Philadelphia 76ers: Kenny Atkinson is name to watch on coaching market

(Photo by Mike Stobe/Getty Images)
(Photo by Mike Stobe/Getty Images) /

The Philadelphia 76ers can’t fire Brett Brown without an exciting candidate on deck.

The Philadelphia 76ers, currently sixth place in the top-heavy Eastern Conference, have yet to live up to last summer’s expectations. While many would argue the front office deserves a lion’s share of the blame, many expect Brett Brown’s tenure as head coach to come to an end sooner rather than later.

If the Sixers are ousted in the first or second round — a likely outcome at this stage — it’s difficult to envision a path forward for Brown. The recent Jimmy ButlerJ.J. Redick podcast laid bare some concerning tendencies, and it’s clear the energy around the Sixers isn’t what it once was.

It might be time to burn it down and start fresh — front office, coaching staff, even roster changes. If the Sixers’ current trajectory is sustained, Joel Embiid and Ben Simmons should be all that’s safe when next offseason begins.

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Given the exceedingly hot nature of Brett Brown’s seat, it’s worth exploring the current coaching market for a potential upgrade. The Sixers shouldn’t can Brown for the sake of canning Brown. There needs to be an exciting candidate on the market — someone who can reinvigorate the team and inject positive energy into a stagnate organization. An upgrade, not a lateral move.

At this point, the market doesn’t have a ton of “exciting” names. Count me out on Stan Van Gundy and Mark Jackson, or any other studio head who garners undeserved media hype. David Blatt seems ill-fitted to the NBA. Jay Wright has some pizzazz, but the risk-reward tied to college coaches might not fit Philadelphia’s win-now aspirations. And please, for the love of all things pure in the world, don’t leave Joel Embiid’s health in Tom Thibodeau’s hands.

The ideal Brown replacement is Mike D’Antoni, who is on a similarly hot seat in Houston. Put aside Bryan Colangelo’s well-documented desire to hire D’Antoni once upon a time, and the idea has a real shine to it. He could spice up the offense in much-needed ways.

Since D’Antoni isn’t on the market yet, however, a more readily attainable name to watch is Kenny Atkinson, the former Nets coach who helped carry Brooklyn through an impressive rebuild. It was Atkinson who helped cultivate talent and culture on a team without top-end draft picks. He deserves major credit for Brooklyn’s postseason appearance in 2019.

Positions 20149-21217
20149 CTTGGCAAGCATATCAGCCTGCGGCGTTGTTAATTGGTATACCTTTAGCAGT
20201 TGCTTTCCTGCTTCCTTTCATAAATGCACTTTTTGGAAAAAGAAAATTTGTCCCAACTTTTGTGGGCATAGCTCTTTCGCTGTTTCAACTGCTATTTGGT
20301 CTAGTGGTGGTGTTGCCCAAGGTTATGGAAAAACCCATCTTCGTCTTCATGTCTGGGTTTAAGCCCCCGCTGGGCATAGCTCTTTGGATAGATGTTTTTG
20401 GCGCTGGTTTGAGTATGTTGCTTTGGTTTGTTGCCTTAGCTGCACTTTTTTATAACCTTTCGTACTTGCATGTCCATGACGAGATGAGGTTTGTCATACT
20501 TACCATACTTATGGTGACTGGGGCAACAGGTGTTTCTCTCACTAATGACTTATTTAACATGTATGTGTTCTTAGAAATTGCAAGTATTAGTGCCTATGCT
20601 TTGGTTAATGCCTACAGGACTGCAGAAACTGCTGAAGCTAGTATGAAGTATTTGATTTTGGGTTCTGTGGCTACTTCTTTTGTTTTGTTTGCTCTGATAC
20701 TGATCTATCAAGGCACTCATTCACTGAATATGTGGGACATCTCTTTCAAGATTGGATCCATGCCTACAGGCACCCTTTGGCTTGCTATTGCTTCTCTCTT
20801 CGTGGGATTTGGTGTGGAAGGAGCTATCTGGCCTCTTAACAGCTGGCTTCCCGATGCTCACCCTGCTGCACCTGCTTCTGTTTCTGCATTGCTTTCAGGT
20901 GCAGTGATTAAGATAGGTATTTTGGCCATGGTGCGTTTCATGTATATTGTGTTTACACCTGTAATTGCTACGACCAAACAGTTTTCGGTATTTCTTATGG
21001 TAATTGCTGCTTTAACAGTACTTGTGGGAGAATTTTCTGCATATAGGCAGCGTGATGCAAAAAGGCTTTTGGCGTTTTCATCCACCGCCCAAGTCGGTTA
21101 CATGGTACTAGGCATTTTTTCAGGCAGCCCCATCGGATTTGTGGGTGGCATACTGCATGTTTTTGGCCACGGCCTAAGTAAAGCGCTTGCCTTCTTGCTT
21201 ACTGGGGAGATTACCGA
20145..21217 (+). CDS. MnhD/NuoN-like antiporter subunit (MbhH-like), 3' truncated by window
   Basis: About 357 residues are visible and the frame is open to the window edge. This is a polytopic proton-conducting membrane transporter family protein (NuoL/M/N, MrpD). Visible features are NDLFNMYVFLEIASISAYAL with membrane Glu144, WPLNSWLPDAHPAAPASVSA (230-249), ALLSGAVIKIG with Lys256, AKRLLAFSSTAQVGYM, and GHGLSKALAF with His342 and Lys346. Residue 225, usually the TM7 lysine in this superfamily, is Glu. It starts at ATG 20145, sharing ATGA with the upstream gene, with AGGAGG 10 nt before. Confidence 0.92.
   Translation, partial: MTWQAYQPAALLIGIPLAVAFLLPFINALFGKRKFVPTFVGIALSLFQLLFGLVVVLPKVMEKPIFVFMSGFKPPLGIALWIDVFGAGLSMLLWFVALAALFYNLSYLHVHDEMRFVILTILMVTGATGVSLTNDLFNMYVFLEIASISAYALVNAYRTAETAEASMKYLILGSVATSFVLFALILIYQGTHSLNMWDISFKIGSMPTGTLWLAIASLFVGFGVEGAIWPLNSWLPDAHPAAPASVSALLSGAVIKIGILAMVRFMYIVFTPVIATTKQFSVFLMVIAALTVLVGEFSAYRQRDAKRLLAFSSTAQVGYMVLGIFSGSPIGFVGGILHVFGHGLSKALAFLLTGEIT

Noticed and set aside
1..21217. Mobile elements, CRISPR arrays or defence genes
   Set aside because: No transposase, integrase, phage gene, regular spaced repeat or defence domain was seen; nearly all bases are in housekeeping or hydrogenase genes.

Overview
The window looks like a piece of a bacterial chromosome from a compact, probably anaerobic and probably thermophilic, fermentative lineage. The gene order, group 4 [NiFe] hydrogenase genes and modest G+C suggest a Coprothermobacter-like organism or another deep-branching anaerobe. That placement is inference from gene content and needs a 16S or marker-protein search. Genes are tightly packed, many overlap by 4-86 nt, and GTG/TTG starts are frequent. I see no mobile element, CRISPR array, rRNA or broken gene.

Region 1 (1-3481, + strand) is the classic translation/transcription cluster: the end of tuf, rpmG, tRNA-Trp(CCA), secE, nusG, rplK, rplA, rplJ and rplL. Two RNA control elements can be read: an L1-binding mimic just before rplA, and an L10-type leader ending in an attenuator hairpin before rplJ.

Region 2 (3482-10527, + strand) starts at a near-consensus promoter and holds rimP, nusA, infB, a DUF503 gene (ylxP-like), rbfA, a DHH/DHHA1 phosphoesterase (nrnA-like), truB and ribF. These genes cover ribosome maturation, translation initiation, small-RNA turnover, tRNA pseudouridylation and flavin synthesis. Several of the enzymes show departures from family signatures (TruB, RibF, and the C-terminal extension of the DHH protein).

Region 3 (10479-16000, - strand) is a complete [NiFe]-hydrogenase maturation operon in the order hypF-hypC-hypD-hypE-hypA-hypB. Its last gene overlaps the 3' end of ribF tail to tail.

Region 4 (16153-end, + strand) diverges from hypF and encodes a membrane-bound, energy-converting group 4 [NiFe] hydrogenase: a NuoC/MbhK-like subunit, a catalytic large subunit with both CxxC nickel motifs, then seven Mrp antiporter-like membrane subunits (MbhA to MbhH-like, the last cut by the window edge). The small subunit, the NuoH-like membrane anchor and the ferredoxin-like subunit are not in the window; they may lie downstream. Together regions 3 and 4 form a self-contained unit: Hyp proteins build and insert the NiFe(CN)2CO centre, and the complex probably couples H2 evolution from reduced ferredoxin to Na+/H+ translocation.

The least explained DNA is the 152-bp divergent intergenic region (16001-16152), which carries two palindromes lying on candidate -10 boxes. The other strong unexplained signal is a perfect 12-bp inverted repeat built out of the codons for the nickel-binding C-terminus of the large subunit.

It’s abundantly clear Atkinson’s departure from Brooklyn was due, in some form or fashion, to the presence of Kevin Durant and Kyrie Irving. Since Durant and Irving are singular in their personalities, it’s difficult to fault Atkinson for a separation he wanted.

Atkinson is known for the culture he established in Brooklyn. In Philadelphia, it’s clear Brett Brown’s ideals of toughness and physicality are slipping. I’m higher on Brown than most, and I consider him a genuinely strong coach. But if the Sixers decide to bring a new voice into the locker room, there are few more trustworthy than Atkinson.

There is also great appeal in Atkinson from an X’s and O’s perspective. The Nets’ offense played to the extremes — up-tempo, with a focus on 3’s and shots at the rim. Philadelphia could use a more vigorous offense, and Atkinson seems prepared to deploy Ben Simmons in a more imaginative role. Simmons’ rigid role in the Sixers offense is, frankly, the most damning critique of Brown.

Of course, Atkinson would need to change his approach in Philadelphia — one cannot simply remove Joel Embiid from the post. Embiid slows down the offense, and it’s necessary. But Atkinson can still change how the offense revolves around Embiid and Simmons, which is vitally important given the sludgy product fans have been treated to in 2019-20.

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Similar to Brown’s lopsided record in Philadelphia, Atkinson’s career 118-190 record doesn’t do justice to his impact on Brooklyn basketball. He may not be a seasoned contender in the coaching ranks, but he’s the type of modern voice who could help shape the Sixers post-Brown. He should have Philadelphia’s full attention if Brown is eventually let go.